Virtually every aspect of insurance involves the public trust. The insurance industry does not disagree. This was a point we made in an amicus brief filed in Jacobsen vs. Allstate Insurance Company, a case pending before the Montana Supreme Court.
Over the last few weeks, the Friday blog post has addressed the different approaches that can be used by plaintiff’s attorneys when battling evasive discovery tactics used by insurers in bad faith cases. We discussed the fact that, in a bad faith lawsuit, an insured is entitled to a plethora of information that might not otherwise be discoverable. We’ve also mentioned claims files quite a bit, but I realized that we had not really discussed in detail what should be in an insurer’s claims file, how it can help you in your bad faith lawsuit, and why you may be entitled to it. So, here goes…
Miami Herald reporter, Bea Garcia, wrote a very important story, Tackling Contentious Insurance Issues, concerning Insurance Consumer Advocate Sean Shaw. It appears the Roundtable meeting I wrote about in Alternative Resolution Roundtable: Appraisal is the Hot Topic and Is There Any Chance that Appraisal Will Stay the Same in Florida?, is going to be an important last meeting before Shaw takes stances on how Florida legislators should deal with current insurance consumer issues:
Allstate Insurance Company lost a bench trial involving the claims practices employed in its Claims Core Process Redesign program first implemented in the 1990’s. The findings by the trial court are significant because the Court indicated that those claims practices violate standards which are routinely violative of unfair trade and claims practices in most of the states. The findings indicate these were done as a general business practice.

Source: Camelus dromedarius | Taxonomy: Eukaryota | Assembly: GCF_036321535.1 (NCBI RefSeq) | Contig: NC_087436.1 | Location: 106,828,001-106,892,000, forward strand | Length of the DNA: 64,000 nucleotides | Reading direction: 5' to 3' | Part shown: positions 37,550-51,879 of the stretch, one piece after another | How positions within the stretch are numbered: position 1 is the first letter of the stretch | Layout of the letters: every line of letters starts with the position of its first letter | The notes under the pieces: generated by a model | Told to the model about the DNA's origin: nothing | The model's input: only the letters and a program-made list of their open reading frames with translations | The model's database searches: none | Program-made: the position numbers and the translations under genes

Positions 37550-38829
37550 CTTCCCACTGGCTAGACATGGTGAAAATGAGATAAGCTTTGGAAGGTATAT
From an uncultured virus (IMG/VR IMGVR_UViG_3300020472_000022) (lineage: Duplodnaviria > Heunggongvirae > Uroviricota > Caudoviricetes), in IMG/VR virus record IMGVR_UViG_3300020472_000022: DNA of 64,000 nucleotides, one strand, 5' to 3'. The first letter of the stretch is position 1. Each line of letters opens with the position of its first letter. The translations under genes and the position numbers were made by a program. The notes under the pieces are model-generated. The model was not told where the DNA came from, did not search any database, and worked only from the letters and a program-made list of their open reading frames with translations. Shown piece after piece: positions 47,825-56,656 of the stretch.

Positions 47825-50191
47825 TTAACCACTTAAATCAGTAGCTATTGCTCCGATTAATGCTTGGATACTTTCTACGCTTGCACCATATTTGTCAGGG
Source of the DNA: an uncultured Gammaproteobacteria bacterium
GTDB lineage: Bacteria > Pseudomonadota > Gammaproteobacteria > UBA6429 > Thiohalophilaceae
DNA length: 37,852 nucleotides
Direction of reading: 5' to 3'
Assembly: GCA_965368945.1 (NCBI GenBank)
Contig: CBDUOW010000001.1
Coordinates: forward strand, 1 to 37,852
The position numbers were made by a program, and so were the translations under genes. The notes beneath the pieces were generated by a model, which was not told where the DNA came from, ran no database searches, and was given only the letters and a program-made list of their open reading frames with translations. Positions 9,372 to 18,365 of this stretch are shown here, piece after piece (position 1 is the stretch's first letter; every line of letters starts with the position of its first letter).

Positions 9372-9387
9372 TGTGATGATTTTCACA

Suppose you knew that your insurance company had started a new claims practice program called “Quantum Leap” to increase corporate practices by making certain no claim was overpaid—would you buy that insurance? Would you feel peace of mine if you knew that secret program was in place and had such a claims philosophy?
State Farm lost its most significant claims case while Ed Rust Jr. was the "owner/manager" of State Farm. Ed Rust Jr. was the person who ultimately decided that thousands of State Farm policyholders would be underpaid or denied benefits in Mississippi. He is the chief corporate leader of State Farm Mutual, the corporation that allows its wholly owned subsidiary, State Farm Florida, to essentially lie about its financial situation. Everybody—especially Rust–knows that State Farm Florida is paying millions that would otherwise be profits to State Farm Mutual. I suspect a number of highly qualified agents and claims adjusters wonder why there has been no change in the top management for two generations. After all, in the United States, we believe in earning leadership rather than being born into it.
David Berardinelli made a presentation at NAPIA‘s Convention on Friday. His topic, “From ‘Good Hands’ to Boxing Gloves: How Allstate Changed Casualty Insurance in America,” was an excellent and updated version of a speech I have seen before. Many of his points are important to understanding why the claims culture has changed so much over the past twenty years. Sadly, part of the story he tells reflects the greed of some executives in the financial industry.
Continue Reading David Berardinelli’s Fight Against Allstate’s Claims Culture
In today’s culture, we too often honor swagger and pithy bluster. Those with ability to ridicule in fifteen seconds often become leaders of opinion. We are “dumbing down” the process of learning from one another when we need hard and thorough reflection of issues.…
Continue Reading Reflections on Insurance Disputes and Adjustments After Two Weeks in Italy